The Nickolas Muray story

 

Nickolas Muray
(1892-1965) was a Hungarian photographer who, in 1913, immigrated to New York City where became internationally known as a portrait photographer. His circle of friends
in the art culture in Mexico in the 1930's included Miguel Covarrubias, Rufino Tomayo, Diego Rivera and, especially, Frida Kahlo, with whom he exchanged love letters in 1939.
   

From Frida Kahlo:The Brush of Anguish by Martha Zamora: "One affair of great consequence to Frida was with Nickolas Muray, a well-known Hungarian photographer who made some of the most beautiful photographs of Frida." In one letter to Frida, Muray said: "The one of me is eternally grateful for the Happiness that the half of you so generously gave."

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Between 1920 and 1940, Nickolas Muray made over 10,000 portraits. Who would have thought that the one of Frida Kahlo, c. 1939, would bring him greater acknowledgment than any? But it did. The portrait, made in the winter of 1938-39, while Kahlo sojourned in New York, attending her exhibit at the Julien Levy Gallery, became the best known and loved portrait made by Nickolas Muray. Muray and Kahlo were at the height of a ten-year love affair in 1939 when the portrait was made. Their affair had started in 1931, after Muray was divorced from his second wife and shortly after Kahlo's marriage to Mexican muralist painter Diego Rivera. It outlived Muray's third marriage and Kahlo's divorce and remarriage to Rivera by one year, ending in 1941. Muray wanted to marry, but when it became apparent that Kahlo wanted Muray as a lover, not a husband, Muray took his leave for good and married his fourth wife. He and Kahlo remained good friends until her death, in 1954. After Kahlo received the portrait in Mexico, she wrote to Muray on June 3, 1939: "Nick darling, I got my wonderful picture you sent me, I find it even more beautiful than in New York. Diego says that it is as marvelous as a Piero de la Francesca. To me it is more than that, it is a treasure, and besides, it will always remind me that morning... [when] we went to your shop to take photos. This one was one of them. And now I have it near me. You will always be inside the magenta rebozo (on the left side)." Carbro copies of the portrait are in the permanent collection of the Frida Kahlo Museum, The George Eastman House, and the Metropolitan Museum of Art. The Nickolas Muray Archives has commissioned Sal Lopes, master printer, to produce this edition of hand-coated platinum prints, limited to 50 numbered prints and 5 artist proofs.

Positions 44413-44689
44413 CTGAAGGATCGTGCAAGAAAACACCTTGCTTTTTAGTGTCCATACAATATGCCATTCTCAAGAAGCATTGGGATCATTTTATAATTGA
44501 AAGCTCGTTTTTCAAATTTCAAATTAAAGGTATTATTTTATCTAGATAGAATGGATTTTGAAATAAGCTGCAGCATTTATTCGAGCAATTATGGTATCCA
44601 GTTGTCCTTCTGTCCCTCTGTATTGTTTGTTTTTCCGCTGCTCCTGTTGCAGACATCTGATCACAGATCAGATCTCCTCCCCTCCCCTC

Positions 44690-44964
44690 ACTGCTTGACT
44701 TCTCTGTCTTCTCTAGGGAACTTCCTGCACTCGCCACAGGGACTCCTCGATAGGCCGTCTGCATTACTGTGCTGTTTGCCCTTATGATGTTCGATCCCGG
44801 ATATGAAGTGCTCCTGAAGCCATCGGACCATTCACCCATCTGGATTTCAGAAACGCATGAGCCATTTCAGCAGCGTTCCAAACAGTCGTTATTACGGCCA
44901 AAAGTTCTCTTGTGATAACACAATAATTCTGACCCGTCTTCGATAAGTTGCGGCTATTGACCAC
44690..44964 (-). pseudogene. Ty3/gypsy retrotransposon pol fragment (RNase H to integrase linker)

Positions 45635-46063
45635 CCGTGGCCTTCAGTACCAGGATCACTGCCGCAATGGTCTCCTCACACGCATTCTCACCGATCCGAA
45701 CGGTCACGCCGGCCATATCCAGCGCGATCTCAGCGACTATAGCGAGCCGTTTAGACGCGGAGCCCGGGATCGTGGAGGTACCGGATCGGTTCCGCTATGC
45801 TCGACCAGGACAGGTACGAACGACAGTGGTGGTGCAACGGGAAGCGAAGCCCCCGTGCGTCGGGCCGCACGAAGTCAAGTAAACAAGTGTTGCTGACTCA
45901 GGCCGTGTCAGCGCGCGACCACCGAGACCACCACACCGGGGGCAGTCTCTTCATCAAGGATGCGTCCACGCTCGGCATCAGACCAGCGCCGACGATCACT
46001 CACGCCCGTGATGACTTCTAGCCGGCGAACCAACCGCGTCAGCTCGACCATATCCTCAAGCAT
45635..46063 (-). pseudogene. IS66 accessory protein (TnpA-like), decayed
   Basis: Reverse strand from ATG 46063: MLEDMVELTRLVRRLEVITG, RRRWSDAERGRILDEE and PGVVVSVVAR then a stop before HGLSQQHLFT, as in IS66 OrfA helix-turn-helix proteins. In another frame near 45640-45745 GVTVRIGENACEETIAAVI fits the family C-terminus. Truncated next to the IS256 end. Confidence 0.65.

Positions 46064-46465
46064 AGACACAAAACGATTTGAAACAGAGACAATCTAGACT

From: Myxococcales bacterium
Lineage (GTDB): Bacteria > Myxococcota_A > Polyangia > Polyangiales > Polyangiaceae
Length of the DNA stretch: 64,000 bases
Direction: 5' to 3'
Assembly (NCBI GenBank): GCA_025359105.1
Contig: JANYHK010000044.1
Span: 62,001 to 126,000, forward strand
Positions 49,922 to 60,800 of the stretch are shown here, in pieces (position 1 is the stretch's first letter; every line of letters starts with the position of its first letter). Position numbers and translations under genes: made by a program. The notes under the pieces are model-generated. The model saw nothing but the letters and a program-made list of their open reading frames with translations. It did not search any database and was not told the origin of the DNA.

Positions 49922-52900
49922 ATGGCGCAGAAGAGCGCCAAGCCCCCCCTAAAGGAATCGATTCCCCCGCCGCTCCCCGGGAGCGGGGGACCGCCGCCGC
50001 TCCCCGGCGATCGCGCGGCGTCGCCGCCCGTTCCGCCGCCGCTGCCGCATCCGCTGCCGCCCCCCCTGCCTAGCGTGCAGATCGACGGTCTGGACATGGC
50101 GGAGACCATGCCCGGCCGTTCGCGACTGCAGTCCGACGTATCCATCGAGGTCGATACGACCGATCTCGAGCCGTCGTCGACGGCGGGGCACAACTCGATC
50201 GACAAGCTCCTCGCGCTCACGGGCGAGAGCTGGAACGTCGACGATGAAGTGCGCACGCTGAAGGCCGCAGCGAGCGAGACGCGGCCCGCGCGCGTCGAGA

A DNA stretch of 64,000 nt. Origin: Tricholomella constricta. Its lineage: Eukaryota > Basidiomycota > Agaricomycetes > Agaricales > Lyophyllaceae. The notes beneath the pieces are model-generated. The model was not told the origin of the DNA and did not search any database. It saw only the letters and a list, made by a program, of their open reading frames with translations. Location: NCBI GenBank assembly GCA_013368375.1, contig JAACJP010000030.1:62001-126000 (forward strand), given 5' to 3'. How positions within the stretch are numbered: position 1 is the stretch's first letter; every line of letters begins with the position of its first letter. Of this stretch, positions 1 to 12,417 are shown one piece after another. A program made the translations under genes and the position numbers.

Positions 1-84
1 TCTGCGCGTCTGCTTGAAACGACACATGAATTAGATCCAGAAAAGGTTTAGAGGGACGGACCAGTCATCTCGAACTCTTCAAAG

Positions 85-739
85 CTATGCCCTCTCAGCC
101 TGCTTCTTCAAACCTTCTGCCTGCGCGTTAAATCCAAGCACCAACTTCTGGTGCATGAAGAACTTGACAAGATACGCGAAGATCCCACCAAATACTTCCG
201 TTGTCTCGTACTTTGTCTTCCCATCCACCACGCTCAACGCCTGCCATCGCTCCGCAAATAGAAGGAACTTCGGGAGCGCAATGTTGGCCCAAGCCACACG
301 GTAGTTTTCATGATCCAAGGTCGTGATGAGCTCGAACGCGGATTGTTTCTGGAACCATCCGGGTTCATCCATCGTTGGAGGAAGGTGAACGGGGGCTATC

-- Salomon Grimberg

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